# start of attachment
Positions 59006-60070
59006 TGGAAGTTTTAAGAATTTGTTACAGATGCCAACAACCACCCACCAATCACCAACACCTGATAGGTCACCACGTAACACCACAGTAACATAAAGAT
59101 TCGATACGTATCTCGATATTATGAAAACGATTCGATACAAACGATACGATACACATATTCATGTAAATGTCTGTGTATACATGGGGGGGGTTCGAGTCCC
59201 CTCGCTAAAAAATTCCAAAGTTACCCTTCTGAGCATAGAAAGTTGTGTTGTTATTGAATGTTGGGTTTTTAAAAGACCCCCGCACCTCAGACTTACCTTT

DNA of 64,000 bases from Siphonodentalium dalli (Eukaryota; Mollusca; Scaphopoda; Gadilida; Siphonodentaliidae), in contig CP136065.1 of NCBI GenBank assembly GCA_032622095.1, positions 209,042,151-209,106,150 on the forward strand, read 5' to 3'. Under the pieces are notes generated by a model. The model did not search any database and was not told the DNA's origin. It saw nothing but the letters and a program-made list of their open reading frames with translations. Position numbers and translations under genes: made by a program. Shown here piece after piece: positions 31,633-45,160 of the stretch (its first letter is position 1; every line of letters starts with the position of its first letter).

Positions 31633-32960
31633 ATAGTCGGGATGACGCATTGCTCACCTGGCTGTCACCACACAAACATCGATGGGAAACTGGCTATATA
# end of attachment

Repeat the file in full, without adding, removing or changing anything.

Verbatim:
Positions 59006-60070
59006 TGGAAGTTTTAAGAATTTGTTACAGATGCCAACAACCACCCACCAATCACCAACACCTGATAGGTCACCACGTAACACCACAGTAACATAAAGAT
59101 TCGATACGTATCTCGATATTATGAAAACGATTCGATACAAACGATACGATACACATATTCATGTAAATGTCTGTGTATACATGGGGGGGGTTCGAGTCCC
59201 CTCGCTAAAAAATTCCAAAGTTACCCTTCTGAGCATAGAAAGTTGTGTTGTTATTGAATGTTGGGTTTTTAAAAGACCCCCGCACCTCAGACTTACCTTT

DNA of 64,000 bases from Siphonodentalium dalli (Eukaryota; Mollusca; Scaphopoda; Gadilida; Siphonodentaliidae), in contig CP136065.1 of NCBI GenBank assembly GCA_032622095.1, positions 209,042,151-209,106,150 on the forward strand, read 5' to 3'. Under the pieces are notes generated by a model. The model did not search any database and was not told the DNA's origin. It saw nothing but the letters and a program-made list of their open reading frames with translations. Position numbers and translations under genes: made by a program. Shown here piece after piece: positions 31,633-45,160 of the stretch (its first letter is position 1; every line of letters starts with the position of its first letter).

Positions 31633-32960
31633 ATAGTCGGGATGACGCATTGCTCACCTGGCTGTCACCACACAAACATCGATGGGAAACTGGCTATATA